and final velocities
How to Specify Desired Velocity
at the Via Points?
Several ways:
The user specifies the desired velocity at each
via point in terms of a Cartesian linear and
angular velocity of {T} at that instant.
The system automatically chooses the velocities
at the via points.
The system automatically chooses the velocities
at the via points in such a way as to cause the
acceleration at the via points to be continuous.
A simple heuristic

Tangents to the curve at each via points

If the slope of these lines changes sign at the via point, choose zero
velocity, if the slope of these lines does not change sign,
choose the average of the two slopes as the via velocity.
Higher Order Polynomials
If we wish to be able to specify the
position, velocity, and acceleration at the
beginning and end of a path segment, a
quintic polynomial is required.

 (t )  a0  a1t  a2t 2  a3t 3  a4t 4  a5t 5 ,
Higher Order Polynomials

 (t )  a0  a1t  a2t 2  a3t 3  a4t 4  a5t 5 ,

0  a0 ,                      :the constraints are given as
 f  a0  a1t f  a2t 2  a3t 3  a4t 4  a5t 5 ,
f       f       f       f


0  a1 ,

 f  a1  2a2t f  3a3t 2  4a4t 3  5a5t 4 ,
f        f        f


0  2a2 ,

f  2a2  6a3t f  12a4t 2  20a5t 3 .
f         f
Higher Order Polynomials
The solution for a linear set of equations with six unknowns:
a 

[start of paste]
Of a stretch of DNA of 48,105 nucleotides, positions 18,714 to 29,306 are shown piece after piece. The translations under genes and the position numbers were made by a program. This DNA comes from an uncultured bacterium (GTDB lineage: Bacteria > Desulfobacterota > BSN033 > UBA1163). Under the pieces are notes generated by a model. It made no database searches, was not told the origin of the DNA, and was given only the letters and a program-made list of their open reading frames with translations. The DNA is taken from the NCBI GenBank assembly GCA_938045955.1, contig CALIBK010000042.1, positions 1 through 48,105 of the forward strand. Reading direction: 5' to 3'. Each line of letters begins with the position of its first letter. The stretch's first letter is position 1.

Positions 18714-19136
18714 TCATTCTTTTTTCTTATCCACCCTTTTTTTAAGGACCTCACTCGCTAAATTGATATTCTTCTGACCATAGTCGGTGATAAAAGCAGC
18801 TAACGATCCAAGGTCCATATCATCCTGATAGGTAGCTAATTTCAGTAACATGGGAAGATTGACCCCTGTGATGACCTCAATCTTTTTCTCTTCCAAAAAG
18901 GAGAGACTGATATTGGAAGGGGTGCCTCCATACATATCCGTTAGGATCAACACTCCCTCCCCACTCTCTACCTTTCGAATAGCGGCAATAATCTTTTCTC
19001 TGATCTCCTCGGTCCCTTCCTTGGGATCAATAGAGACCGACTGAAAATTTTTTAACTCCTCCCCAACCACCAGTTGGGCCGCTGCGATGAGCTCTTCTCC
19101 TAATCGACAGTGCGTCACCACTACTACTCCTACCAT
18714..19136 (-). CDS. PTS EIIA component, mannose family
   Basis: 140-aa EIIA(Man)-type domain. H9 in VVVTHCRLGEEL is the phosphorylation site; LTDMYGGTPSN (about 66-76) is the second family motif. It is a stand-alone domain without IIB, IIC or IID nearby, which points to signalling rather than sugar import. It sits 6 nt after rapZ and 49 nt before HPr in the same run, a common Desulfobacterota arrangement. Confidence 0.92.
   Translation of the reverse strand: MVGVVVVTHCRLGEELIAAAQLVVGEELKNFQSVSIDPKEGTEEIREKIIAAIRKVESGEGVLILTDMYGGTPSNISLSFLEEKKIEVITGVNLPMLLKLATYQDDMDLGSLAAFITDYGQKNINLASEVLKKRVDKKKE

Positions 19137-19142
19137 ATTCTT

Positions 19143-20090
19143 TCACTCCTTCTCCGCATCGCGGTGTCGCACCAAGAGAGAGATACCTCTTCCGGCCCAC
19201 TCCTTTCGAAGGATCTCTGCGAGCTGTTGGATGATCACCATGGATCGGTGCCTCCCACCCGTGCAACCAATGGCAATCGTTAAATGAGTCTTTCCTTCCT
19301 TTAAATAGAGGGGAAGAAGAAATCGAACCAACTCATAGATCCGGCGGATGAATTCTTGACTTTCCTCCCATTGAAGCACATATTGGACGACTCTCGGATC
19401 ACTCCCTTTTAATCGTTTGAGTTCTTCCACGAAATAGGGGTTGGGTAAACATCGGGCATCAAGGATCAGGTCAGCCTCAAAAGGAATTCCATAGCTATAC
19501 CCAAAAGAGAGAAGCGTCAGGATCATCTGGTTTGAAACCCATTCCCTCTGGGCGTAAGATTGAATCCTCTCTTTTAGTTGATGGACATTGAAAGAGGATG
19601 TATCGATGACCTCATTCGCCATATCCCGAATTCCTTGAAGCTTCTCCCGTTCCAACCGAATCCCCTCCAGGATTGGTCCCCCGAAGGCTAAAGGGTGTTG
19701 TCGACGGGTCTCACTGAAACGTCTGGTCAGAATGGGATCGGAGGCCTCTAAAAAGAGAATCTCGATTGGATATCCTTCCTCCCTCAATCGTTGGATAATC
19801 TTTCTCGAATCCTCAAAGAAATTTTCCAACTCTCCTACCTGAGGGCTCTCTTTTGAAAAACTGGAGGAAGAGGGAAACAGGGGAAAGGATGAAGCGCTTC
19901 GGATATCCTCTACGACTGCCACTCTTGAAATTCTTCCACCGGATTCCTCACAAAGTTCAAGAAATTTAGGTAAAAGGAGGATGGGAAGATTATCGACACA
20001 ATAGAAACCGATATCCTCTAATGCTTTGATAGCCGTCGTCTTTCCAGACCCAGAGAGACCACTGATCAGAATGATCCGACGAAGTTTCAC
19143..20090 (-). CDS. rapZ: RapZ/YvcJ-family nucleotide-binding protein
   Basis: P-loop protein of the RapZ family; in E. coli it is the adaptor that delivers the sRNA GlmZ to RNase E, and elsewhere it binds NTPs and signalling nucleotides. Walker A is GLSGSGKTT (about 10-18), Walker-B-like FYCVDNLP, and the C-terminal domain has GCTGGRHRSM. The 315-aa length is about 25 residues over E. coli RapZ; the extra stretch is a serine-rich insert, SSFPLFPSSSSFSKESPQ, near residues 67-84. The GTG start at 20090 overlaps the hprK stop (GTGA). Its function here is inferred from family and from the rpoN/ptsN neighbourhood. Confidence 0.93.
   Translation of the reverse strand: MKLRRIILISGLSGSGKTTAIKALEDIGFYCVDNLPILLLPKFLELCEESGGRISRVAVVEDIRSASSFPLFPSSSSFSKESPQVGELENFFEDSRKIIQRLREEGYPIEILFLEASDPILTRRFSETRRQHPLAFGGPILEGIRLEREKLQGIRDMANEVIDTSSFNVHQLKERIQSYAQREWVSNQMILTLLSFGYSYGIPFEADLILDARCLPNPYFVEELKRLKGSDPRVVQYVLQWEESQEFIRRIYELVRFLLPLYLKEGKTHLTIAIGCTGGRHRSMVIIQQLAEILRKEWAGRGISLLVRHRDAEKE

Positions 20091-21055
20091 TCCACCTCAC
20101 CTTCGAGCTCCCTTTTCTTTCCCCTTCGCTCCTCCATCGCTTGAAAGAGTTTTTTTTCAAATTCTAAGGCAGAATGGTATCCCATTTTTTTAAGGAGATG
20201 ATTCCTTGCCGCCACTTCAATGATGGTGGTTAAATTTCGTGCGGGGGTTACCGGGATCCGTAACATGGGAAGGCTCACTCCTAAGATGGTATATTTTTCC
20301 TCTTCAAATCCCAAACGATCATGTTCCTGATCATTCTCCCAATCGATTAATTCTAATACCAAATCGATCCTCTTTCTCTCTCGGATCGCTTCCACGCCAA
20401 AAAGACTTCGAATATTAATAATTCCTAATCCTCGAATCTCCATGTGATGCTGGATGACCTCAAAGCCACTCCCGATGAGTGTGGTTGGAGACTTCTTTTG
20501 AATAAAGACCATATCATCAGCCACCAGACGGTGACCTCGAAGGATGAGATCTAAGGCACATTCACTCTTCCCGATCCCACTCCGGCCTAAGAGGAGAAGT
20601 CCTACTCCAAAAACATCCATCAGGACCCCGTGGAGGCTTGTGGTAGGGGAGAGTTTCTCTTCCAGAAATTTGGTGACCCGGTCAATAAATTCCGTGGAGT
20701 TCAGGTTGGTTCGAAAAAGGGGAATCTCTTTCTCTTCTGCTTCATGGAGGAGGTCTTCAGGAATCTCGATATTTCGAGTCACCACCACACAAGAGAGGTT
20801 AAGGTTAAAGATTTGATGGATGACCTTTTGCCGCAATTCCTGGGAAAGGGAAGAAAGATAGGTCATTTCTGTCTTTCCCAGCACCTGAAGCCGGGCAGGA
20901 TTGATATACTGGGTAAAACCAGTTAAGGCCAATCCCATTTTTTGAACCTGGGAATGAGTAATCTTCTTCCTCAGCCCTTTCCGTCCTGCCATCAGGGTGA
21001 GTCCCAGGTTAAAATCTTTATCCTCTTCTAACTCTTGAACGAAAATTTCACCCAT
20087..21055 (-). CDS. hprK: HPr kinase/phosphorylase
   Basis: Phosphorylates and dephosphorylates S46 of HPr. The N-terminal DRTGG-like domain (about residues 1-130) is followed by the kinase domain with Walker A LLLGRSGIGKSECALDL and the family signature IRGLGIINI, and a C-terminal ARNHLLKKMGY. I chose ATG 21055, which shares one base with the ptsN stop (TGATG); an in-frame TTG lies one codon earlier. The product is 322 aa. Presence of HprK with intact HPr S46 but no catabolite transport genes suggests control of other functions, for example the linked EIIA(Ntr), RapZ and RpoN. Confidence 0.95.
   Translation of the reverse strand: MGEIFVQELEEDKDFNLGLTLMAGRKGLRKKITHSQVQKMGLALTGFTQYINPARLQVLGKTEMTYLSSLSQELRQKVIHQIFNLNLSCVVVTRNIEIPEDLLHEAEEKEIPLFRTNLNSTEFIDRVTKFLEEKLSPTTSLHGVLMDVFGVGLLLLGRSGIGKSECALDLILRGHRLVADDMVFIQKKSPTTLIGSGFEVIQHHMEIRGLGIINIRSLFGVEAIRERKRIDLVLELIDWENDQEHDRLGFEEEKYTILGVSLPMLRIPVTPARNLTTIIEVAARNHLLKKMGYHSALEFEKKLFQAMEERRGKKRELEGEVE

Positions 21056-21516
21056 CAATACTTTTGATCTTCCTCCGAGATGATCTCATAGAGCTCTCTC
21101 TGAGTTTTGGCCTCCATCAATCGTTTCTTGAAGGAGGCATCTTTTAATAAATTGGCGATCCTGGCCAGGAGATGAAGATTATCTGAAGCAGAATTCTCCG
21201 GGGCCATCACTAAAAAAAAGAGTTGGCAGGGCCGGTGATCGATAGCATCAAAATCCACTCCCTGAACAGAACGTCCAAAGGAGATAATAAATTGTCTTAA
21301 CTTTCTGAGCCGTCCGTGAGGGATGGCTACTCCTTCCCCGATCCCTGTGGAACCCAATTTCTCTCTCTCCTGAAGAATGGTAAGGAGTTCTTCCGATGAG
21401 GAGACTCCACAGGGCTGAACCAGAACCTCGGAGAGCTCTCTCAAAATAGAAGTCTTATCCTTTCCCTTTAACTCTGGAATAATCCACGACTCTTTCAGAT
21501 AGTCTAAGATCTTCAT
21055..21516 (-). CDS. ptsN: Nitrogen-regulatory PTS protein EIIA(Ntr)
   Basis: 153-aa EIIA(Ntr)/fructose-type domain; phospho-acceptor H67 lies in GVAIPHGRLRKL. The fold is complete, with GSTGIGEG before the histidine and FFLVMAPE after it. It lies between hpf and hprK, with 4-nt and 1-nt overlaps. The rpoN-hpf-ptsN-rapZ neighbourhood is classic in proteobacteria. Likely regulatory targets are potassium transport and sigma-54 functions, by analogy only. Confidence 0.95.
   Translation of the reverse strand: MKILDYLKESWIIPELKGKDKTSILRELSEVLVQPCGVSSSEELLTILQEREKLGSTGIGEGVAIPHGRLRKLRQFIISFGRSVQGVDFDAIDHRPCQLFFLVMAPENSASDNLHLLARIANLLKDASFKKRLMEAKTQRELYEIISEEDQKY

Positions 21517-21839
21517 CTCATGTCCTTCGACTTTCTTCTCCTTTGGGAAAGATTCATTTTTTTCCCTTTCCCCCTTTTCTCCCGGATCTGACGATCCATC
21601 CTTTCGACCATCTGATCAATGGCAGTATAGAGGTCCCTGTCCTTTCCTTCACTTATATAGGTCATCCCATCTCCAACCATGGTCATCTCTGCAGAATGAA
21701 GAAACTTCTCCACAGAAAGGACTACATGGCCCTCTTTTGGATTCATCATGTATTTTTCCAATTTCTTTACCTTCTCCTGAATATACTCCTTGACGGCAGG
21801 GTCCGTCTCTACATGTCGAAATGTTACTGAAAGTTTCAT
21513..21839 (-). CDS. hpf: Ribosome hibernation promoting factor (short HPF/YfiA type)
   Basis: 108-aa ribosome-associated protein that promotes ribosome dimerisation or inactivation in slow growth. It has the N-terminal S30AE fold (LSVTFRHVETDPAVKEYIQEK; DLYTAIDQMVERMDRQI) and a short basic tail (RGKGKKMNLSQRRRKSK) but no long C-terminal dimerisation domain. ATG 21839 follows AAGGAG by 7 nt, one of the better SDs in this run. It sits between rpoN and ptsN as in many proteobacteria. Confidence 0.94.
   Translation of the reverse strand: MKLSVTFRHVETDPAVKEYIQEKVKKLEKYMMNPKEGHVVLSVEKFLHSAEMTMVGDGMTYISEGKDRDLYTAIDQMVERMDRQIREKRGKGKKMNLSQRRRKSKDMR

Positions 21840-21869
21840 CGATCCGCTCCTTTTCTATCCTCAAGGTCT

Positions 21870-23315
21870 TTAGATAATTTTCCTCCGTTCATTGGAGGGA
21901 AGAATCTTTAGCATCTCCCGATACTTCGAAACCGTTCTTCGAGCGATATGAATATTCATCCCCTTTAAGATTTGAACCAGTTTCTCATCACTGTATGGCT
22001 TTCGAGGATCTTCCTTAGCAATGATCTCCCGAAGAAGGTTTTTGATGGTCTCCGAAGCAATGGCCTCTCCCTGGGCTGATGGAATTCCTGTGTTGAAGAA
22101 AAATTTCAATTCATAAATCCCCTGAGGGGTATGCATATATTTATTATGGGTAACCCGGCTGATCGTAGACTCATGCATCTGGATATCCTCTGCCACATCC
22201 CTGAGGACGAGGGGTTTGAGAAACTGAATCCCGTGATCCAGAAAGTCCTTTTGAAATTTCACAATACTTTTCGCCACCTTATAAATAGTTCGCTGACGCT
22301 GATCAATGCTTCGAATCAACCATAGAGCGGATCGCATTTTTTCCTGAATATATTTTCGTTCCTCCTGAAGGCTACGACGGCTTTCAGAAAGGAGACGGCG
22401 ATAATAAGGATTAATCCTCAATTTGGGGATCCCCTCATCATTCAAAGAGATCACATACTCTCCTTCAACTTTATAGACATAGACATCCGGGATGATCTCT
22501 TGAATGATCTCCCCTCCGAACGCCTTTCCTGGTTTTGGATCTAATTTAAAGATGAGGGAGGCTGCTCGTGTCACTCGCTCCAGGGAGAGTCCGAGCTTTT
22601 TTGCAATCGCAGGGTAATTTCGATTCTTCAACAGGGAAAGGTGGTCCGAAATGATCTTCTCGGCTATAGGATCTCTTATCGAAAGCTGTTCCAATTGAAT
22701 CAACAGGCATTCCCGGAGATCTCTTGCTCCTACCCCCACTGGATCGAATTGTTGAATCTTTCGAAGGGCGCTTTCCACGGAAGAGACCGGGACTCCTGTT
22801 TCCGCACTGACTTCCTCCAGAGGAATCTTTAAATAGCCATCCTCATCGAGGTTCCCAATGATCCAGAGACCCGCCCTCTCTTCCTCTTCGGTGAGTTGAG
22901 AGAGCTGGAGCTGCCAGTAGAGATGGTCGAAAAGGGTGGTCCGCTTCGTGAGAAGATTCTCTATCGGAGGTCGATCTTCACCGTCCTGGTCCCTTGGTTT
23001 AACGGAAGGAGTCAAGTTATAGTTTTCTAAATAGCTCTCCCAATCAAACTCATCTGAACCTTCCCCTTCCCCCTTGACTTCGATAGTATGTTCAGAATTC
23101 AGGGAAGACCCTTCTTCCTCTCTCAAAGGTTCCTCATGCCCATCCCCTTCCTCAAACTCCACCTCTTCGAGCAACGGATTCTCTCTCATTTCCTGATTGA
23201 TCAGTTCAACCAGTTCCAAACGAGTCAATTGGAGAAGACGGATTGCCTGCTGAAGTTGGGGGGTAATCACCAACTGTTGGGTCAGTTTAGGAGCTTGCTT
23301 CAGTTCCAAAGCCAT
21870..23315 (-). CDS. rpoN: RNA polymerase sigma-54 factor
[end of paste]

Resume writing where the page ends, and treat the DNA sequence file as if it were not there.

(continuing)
0           0



a 
1
0



a              0
2
2
                                                             
20      f
 20     0
(
8

12
)t f  (
3 
            )t 2
f
a3 
f                       0                        0            f

2t 3    f

                                                                      
30      0
 30       f
(
14

16
)t f  (
3

2
)t2
f
a4 
f                        0                       0                     f

2t 4        f

                                   
12      f
12   0
(
6

6
)t f  (     )t 2
                             f

f                   0                      0             f
a
2t 5
5
f
Linear Interpolation
Another choice of path is linear:

Discontinuous velocity increase at the beginning and
discontinuous velocity decrease at the end of the motion,
requiring infinite acceleration.
Linear Function With Parabolic Blends

Constant
acceleration

The linear function and the two parabolic functions are splined
together so that the entire path is continuous in position and
velocity.
Linear Function With Parabolic Blends

b

The parabolic blends have the same duration,
are symmetric about the halfway point in time,
and the halfway point in position.
Linear Function With Parabolic Blends
 h  b        The velocity at the end of the

tb               ,    blend region must equal the
t h  tb
velocity of the linear section.
1  2
 b   0   tb .           :One choice is.
2
t  2t h
       
tb2  ttb  ( f   0 )  0

t               
2t 2  4( f   0 )
tb  
2                 
2
  4( f   0 ) . : the constraints

t2           on acceleration

When equality occurs, the linear portion has shrunk to zero length.
Example 7.3
Two possible choice
of linear path with
parabolic blends for
the path described in
example 7.1
Linear Function With Parabolic
Blends for a Path With Via Points

Linear function connects the via points and parabolic
blend regions are around each via point
Linear Function With Parabolic
Blends for a Path With Via Points
For 3 neighboring path points: j,k,l

t   k     : duration of blend region at K

t   jk    : duration of linear region between j,k

t   djk   : overall duration of segment connecting j,k

   jk    : velocity during linear portion

    j
: acceleration during the blend
Linear Function With Parabolic